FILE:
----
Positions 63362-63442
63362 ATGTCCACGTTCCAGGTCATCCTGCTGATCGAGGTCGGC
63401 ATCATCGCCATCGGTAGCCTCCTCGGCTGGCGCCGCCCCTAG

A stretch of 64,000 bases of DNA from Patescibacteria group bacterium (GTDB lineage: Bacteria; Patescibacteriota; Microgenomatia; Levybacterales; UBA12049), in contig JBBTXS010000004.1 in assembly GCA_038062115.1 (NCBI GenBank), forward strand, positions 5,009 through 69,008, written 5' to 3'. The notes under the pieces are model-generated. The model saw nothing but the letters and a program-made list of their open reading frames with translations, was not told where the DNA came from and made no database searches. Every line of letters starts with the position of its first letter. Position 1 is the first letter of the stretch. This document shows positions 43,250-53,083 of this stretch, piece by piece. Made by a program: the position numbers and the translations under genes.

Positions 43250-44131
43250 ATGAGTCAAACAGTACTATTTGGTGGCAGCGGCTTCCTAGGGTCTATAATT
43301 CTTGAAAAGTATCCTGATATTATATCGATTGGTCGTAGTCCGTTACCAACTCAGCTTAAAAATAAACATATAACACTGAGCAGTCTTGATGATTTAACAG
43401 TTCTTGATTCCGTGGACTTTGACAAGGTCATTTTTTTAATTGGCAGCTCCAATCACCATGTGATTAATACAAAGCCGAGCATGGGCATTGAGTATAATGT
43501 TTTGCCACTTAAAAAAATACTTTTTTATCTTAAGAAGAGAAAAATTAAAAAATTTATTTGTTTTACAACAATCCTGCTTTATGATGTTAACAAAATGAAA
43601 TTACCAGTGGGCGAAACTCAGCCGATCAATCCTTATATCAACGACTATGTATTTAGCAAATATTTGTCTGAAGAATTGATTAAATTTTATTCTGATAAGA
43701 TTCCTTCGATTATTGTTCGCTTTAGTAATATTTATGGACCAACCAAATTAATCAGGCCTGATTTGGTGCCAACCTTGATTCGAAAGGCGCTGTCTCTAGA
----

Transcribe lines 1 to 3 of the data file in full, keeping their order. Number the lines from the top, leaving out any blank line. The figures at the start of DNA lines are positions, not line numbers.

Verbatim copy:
Positions 63362-63442
63362 ATGTCCACGTTCCAGGTCATCCTGCTGATCGAGGTCGGC
63401 ATCATCGCCATCGGTAGCCTCCTCGGCTGGCGCCGCCCCTAG